• Yes. Most people who develop these chronic, long-haul symptoms have those symptoms during the disease. Asymptomatic people can develop changes, such as in their lungs, as well. And as the vaccine provides protection from severe disease, the probability of developing chronic conditions is much reduced with the vaccine.

  • We would always encourage you to talk with your provider, but generally speaking, yes, we recommend you get the vaccine. We have seen no evidence to suggest any general contraindication against it. ITP is an immunologic disorder, and people who have it are the type of individuals we want to protect from COVID-19 through vaccination. This applies to anyone who has underlying disease that would increase their risk for a poor outcome from COVID-19.

  • There are several points to make on this topic. First, there is currently no data indicating there is enhanced risk of receiving an mRNA vaccine among those who have had Guillain-Barré syndrome. Second, by way of comparison to known vaccinations in this population, we do know that having Guillain-Barré syndrome is not in itself a contraindication to receiving an influenza vaccine unless contracting the syndrome occurred within 6 weeks of having received an influenza vaccine previously. And third, as Guillain-Barré is often caused by viral infections, it is likely that getting the vaccine carries lower risk to a person who has had this syndrome than contracting a virus would carry. Please talk with your doctor.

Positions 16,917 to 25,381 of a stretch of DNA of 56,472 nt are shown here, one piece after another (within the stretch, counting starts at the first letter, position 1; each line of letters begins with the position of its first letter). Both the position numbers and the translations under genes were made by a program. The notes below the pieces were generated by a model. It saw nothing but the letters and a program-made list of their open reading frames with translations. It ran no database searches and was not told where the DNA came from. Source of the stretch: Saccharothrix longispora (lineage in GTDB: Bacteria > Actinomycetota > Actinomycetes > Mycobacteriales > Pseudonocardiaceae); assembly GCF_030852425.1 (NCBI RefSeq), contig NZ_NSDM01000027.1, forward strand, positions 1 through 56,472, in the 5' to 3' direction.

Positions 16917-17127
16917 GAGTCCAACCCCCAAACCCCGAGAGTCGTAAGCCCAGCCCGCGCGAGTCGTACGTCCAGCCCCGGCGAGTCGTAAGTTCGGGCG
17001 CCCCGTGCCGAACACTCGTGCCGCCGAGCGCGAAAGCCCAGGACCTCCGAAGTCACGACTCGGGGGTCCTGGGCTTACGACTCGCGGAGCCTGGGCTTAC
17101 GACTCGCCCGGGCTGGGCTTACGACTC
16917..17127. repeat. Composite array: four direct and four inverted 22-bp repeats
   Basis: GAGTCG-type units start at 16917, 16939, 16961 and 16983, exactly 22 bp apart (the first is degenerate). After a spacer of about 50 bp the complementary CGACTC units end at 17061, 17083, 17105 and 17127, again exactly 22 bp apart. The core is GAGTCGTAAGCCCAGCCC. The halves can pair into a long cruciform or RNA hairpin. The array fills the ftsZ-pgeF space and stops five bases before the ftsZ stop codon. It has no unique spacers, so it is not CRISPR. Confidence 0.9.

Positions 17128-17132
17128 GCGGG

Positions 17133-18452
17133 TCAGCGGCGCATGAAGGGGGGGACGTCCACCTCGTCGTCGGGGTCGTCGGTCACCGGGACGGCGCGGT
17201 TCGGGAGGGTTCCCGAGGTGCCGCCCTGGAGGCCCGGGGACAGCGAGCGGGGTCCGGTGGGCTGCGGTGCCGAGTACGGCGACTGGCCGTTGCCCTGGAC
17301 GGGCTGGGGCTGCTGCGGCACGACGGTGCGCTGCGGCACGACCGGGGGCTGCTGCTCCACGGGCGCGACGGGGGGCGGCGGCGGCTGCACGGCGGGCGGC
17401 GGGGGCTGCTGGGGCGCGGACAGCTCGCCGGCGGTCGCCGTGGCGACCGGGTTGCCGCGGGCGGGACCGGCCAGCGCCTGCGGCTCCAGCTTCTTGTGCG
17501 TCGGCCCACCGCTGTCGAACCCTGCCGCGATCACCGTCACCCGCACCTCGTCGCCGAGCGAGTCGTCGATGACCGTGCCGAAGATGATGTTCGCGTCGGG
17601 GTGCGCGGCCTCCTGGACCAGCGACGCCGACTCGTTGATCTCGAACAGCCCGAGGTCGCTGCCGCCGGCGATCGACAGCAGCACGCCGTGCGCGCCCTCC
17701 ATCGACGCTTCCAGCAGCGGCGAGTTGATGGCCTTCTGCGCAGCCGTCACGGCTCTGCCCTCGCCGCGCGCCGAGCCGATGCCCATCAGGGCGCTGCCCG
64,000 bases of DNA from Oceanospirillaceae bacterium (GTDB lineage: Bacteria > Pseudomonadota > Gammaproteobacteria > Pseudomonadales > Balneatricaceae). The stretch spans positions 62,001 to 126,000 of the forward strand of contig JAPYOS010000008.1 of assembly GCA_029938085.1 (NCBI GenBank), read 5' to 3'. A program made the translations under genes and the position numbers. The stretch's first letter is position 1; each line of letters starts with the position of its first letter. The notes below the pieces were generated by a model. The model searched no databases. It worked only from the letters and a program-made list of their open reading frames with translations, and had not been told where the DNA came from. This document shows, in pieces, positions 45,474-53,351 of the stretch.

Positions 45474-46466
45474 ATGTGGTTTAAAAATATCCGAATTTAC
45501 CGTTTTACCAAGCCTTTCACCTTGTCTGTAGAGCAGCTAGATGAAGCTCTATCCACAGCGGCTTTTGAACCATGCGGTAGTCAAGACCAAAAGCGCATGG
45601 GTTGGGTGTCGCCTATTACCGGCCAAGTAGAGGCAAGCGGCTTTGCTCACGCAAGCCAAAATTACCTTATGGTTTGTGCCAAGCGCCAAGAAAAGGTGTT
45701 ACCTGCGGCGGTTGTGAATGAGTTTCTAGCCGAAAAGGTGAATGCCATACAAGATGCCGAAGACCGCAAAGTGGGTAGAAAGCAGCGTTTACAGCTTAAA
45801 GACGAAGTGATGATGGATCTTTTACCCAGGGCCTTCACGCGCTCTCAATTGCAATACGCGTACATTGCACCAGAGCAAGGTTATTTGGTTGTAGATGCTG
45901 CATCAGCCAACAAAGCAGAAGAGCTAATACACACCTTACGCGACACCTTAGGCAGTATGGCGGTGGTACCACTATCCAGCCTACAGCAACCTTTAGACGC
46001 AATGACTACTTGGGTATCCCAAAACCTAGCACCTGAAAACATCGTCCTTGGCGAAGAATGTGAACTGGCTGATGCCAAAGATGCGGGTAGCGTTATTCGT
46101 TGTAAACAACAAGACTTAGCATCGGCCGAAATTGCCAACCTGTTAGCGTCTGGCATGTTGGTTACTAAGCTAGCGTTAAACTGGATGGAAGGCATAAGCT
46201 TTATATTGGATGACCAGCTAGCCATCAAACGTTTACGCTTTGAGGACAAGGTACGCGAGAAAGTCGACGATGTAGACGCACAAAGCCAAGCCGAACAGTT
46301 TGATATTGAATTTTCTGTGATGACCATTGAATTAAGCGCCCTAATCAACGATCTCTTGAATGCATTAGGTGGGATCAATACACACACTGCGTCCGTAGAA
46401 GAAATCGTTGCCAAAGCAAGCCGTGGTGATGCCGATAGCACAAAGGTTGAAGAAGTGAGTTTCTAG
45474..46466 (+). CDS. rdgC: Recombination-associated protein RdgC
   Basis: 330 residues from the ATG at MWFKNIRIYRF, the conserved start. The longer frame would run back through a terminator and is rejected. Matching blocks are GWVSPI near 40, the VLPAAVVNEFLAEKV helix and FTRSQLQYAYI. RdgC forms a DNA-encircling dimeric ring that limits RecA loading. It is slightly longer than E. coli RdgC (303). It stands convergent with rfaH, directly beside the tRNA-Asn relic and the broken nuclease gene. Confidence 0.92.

• Yes. We would like you to get the vaccine to reduce your risk for severe illness, as we know patients with blood cancers have a higher risk for worse outcomes if they do become sick with COVID-19. We urge to you proactively talk with your provider about their recommendation for you.